It's difficult to fully comprehend this victory, when just a few months earlier they were on stage at the AccorHotels Arena in Paris, facing FPX in the final of Worlds 2019. In the shadow of this defeat, and in light of the seventh LEC trophy added to their cabinet, G2 Esports seemingly stand out as the best representatives Europe has. Despite the fact that several of their players are gradually feeling the years weigh upon them.
Jankos went on to claim the LEC's coveted MVP award for the second split in a row, but both he and Perkz are beginning to consider life post-LEC. However, they don't forget the timeless rivalry between themselves and the LCS.
"If I become worse at the game, then the LCS will make sense. If I went to NA, I would go for the dollar, you know?" The Polish jungler burst into laughter.
We are still far from such events, because the gaze of G2 Esports yet again turns to Worlds — and like Perkz, Jankos desperately wants to add the elusive Summoner's Cup to their collection. Before then, Summer Split will have a very special flavor, as another G2 victory would cement their recent dominance of the European championship.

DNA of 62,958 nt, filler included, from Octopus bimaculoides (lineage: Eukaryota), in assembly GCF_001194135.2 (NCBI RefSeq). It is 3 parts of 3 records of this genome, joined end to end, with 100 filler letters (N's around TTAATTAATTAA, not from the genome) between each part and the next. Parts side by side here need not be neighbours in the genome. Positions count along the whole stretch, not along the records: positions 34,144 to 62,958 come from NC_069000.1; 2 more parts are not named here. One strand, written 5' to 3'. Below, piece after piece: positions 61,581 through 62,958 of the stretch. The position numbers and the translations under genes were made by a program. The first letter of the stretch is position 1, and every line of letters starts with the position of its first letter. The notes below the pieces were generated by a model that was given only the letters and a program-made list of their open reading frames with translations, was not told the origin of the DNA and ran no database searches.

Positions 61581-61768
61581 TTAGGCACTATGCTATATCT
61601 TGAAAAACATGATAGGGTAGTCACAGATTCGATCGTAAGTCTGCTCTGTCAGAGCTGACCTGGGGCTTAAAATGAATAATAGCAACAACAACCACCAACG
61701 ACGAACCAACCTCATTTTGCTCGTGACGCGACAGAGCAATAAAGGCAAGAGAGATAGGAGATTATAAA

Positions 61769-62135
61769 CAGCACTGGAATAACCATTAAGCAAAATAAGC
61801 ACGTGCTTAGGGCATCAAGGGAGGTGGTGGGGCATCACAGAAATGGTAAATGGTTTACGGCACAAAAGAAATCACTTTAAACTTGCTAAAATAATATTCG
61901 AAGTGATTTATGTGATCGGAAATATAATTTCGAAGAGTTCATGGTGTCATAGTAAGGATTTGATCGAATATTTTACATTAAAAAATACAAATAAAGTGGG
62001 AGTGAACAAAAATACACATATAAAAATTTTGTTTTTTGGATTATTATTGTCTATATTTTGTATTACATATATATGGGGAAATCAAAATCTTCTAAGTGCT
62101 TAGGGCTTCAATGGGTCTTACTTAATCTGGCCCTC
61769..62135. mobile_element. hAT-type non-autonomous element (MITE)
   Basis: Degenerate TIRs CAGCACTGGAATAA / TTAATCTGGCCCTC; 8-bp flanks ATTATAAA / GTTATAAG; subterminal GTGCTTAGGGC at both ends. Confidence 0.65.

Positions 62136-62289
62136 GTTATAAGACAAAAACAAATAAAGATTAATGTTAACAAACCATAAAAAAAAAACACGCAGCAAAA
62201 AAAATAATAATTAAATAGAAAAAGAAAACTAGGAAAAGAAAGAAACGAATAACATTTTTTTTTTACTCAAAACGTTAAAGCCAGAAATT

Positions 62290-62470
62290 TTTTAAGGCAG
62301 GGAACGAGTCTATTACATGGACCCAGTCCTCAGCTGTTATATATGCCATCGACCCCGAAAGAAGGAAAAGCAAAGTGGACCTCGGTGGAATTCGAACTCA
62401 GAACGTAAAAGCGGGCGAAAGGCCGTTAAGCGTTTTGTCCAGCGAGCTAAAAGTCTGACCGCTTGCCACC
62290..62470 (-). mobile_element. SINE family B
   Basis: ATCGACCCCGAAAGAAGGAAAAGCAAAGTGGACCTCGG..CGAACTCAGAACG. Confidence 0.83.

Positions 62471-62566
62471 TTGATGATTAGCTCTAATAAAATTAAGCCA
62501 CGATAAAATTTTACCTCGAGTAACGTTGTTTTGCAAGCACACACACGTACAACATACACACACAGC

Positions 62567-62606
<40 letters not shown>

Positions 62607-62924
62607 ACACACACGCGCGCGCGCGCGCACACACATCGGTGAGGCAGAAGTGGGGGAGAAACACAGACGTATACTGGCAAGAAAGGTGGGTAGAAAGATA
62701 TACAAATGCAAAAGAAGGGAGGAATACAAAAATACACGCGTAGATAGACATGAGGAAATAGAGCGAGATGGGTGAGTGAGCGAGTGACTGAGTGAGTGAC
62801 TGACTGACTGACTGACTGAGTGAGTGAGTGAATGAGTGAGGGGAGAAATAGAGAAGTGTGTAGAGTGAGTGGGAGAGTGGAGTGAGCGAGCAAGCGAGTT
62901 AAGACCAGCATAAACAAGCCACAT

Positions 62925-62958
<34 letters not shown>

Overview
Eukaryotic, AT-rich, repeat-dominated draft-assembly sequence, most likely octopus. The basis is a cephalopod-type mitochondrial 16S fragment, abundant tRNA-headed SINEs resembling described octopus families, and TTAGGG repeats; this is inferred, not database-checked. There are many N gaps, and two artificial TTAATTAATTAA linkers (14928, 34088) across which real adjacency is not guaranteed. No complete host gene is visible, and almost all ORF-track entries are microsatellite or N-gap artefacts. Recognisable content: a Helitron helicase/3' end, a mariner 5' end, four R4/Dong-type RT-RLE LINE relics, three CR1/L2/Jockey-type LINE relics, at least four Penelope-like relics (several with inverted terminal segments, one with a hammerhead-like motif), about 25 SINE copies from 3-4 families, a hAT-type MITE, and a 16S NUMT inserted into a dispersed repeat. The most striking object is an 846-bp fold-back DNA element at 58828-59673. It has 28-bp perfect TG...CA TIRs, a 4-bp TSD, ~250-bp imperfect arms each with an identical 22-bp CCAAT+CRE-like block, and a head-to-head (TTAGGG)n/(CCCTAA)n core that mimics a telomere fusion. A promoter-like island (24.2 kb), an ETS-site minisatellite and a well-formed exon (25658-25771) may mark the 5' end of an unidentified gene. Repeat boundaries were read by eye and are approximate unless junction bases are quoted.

By claiming an eighth title, the Samurai would also become the most decorated team in LEC history — ahead of bitter rivals Fnatic. Time will tell if that comes to pass.
- Individual interview with Humanoid
- Post-match interviews by Laure Valée
- EUphoria Season 5 Episode 14
In a series clean sweep, G2 Esports stomped Fnatic to become the Spring Split League of Legends European champions!
With the end of the Spring Split of the LEC, a new MVP was crowned! For this Split, it is the jungler of the G2 Esports, Jankos, who wins the title.